While the battle over marriage equality has earned a lot of attention, Tuesday night was also an historic night for LGBT political candidates and those who support LGBT rights.
Over the next few pages you will find five of those victories and details on why they are so important.
1) Tammy Baldwin Becomes the First Out LGBT Senator
Democrat Tammy Baldwin of Wisconsin made history on Tuesday night when she was elected to the US Senate, becoming the first openly lesbian, and first openly LGBT, member of the upper chamber.
Despite opponents attempting to smear her as a “radical lesbian” and her Republican rival Tommy Thompson aping his favorite talking point, “Tammy Baldwin is so liberal that even Nancy Pelosi has to turn left to talk to her,” Baldwin managed to secure a narrow victory over her rival.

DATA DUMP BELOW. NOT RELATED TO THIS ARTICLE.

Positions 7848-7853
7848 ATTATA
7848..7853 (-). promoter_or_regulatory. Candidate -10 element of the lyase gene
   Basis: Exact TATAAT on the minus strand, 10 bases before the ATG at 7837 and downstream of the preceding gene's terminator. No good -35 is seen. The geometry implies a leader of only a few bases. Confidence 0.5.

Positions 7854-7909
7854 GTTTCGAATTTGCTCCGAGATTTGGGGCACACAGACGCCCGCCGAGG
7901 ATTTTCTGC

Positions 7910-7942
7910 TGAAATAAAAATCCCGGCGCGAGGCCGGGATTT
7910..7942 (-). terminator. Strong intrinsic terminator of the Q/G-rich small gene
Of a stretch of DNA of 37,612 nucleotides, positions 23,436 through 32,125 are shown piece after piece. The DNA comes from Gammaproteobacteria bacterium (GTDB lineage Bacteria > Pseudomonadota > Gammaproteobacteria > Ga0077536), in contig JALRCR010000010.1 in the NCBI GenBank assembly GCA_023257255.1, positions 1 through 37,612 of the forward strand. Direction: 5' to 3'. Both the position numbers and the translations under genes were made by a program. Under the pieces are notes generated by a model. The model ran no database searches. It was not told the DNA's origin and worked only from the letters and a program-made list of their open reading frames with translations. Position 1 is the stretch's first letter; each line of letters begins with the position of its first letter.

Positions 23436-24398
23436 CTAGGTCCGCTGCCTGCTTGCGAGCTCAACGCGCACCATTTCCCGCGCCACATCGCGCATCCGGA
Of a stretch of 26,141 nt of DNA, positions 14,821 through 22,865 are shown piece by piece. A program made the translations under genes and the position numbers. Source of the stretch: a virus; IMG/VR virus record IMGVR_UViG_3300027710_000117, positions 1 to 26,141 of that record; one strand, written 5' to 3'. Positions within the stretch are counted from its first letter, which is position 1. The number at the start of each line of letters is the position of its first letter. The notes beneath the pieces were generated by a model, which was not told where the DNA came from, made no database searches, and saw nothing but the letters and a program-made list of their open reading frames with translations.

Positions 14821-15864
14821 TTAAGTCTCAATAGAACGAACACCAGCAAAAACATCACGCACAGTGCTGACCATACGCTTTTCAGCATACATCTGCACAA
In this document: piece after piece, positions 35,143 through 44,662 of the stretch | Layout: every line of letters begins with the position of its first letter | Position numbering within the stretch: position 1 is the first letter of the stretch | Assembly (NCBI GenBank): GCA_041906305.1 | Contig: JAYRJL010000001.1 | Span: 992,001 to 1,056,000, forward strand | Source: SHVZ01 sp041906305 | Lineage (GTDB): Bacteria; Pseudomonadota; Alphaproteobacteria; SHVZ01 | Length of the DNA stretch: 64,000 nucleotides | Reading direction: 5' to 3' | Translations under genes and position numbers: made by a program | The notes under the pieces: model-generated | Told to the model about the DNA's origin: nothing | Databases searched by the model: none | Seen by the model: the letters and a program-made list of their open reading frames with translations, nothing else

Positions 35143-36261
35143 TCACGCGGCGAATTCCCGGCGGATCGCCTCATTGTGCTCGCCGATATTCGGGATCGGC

Baldwin campaigned heavily on fiscal responsibility, job creation and health care. During her time as a Representative she has backed the Buffet rule and, among a number of other initiatives, called for higher tariffs on Chinese imports so as to promote American manufacturing. She also campaigned heavily for the Affordable Care Act and also supported improvements to veteran healthcare.
Baldwin has also championed LGBT rights legislation like the Respect for Marriage Act and the DADT repeal.
Bladwin did acknowledge in her acceptance speech the wider election victory for women and the LGBT community that her becoming a US Senator represents, but she pledged that she would be a senator for everyone: